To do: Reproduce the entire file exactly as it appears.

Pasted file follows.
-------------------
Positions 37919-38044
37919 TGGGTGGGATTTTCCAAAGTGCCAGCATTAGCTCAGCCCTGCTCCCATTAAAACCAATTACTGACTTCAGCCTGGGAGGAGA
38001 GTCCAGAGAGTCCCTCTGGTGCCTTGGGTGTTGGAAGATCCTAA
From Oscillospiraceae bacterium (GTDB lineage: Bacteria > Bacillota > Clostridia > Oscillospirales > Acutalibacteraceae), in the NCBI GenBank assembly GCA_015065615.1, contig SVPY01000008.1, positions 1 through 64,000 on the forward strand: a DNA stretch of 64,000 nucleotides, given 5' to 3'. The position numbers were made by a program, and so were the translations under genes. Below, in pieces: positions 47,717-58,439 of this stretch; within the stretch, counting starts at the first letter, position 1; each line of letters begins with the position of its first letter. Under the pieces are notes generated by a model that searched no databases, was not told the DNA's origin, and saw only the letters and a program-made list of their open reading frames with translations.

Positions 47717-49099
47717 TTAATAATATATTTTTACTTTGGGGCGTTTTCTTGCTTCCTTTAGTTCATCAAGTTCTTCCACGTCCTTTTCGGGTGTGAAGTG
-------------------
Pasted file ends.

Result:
Positions 37919-38044
37919 TGGGTGGGATTTTCCAAAGTGCCAGCATTAGCTCAGCCCTGCTCCCATTAAAACCAATTACTGACTTCAGCCTGGGAGGAGA
38001 GTCCAGAGAGTCCCTCTGGTGCCTTGGGTGTTGGAAGATCCTAA
From Oscillospiraceae bacterium (GTDB lineage: Bacteria > Bacillota > Clostridia > Oscillospirales > Acutalibacteraceae), in the NCBI GenBank assembly GCA_015065615.1, contig SVPY01000008.1, positions 1 through 64,000 on the forward strand: a DNA stretch of 64,000 nucleotides, given 5' to 3'. The position numbers were made by a program, and so were the translations under genes. Below, in pieces: positions 47,717-58,439 of this stretch; within the stretch, counting starts at the first letter, position 1; each line of letters begins with the position of its first letter. Under the pieces are notes generated by a model that searched no databases, was not told the DNA's origin, and saw only the letters and a program-made list of their open reading frames with translations.

Positions 47717-49099
47717 TTAATAATATATTTTTACTTTGGGGCGTTTTCTTGCTTCCTTTAGTTCATCAAGTTCTTCCACGTCCTTTTCGGGTGTGAAGTG